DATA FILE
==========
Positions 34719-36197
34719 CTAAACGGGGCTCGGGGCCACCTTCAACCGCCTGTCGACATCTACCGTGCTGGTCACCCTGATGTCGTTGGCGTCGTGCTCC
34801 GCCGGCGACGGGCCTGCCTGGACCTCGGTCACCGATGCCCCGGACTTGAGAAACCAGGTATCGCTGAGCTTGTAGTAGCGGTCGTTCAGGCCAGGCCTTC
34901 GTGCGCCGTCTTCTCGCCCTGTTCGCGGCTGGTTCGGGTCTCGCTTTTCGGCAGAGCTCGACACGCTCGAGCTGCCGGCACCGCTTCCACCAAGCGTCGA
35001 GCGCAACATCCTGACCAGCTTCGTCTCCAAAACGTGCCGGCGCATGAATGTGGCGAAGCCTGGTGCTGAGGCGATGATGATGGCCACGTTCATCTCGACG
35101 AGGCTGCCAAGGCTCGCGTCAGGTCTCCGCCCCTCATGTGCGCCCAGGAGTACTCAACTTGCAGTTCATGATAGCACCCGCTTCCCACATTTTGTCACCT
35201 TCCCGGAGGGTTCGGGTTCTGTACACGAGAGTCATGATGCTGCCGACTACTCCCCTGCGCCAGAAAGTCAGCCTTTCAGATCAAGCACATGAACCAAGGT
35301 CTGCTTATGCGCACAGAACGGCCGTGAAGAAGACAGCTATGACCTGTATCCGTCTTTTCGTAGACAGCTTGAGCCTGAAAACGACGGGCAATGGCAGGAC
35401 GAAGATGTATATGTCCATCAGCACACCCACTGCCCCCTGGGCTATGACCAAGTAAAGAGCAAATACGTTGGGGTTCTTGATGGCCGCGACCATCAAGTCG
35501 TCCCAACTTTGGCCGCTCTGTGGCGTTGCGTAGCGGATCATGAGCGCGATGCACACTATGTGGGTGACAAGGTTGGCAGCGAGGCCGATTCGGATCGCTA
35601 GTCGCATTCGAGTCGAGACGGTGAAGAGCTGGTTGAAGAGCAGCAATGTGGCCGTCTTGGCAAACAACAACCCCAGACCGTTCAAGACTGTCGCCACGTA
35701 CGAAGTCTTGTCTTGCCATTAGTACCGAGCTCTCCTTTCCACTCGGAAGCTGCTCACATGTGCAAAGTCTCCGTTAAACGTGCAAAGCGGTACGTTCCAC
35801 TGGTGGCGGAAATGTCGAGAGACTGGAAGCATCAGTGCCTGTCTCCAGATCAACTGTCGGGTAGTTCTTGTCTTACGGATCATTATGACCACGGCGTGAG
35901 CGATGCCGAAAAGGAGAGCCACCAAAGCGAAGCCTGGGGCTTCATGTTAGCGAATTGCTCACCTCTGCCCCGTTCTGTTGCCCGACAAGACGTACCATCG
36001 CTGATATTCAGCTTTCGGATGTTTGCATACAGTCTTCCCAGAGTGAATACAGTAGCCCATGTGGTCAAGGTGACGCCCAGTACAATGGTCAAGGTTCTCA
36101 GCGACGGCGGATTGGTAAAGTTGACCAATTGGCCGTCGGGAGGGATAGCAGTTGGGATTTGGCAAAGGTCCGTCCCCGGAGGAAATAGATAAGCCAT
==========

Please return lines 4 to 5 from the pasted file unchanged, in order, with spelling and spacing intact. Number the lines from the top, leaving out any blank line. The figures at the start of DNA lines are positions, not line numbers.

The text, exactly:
34901 GTGCGCCGTCTTCTCGCCCTGTTCGCGGCTGGTTCGGGTCTCGCTTTTCGGCAGAGCTCGACACGCTCGAGCTGCCGGCACCGCTTCCACCAAGCGTCGA
35001 GCGCAACATCCTGACCAGCTTCGTCTCCAAAACGTGCCGGCGCATGAATGTGGCGAAGCCTGGTGCTGAGGCGATGATGATGGCCACGTTCATCTCGACG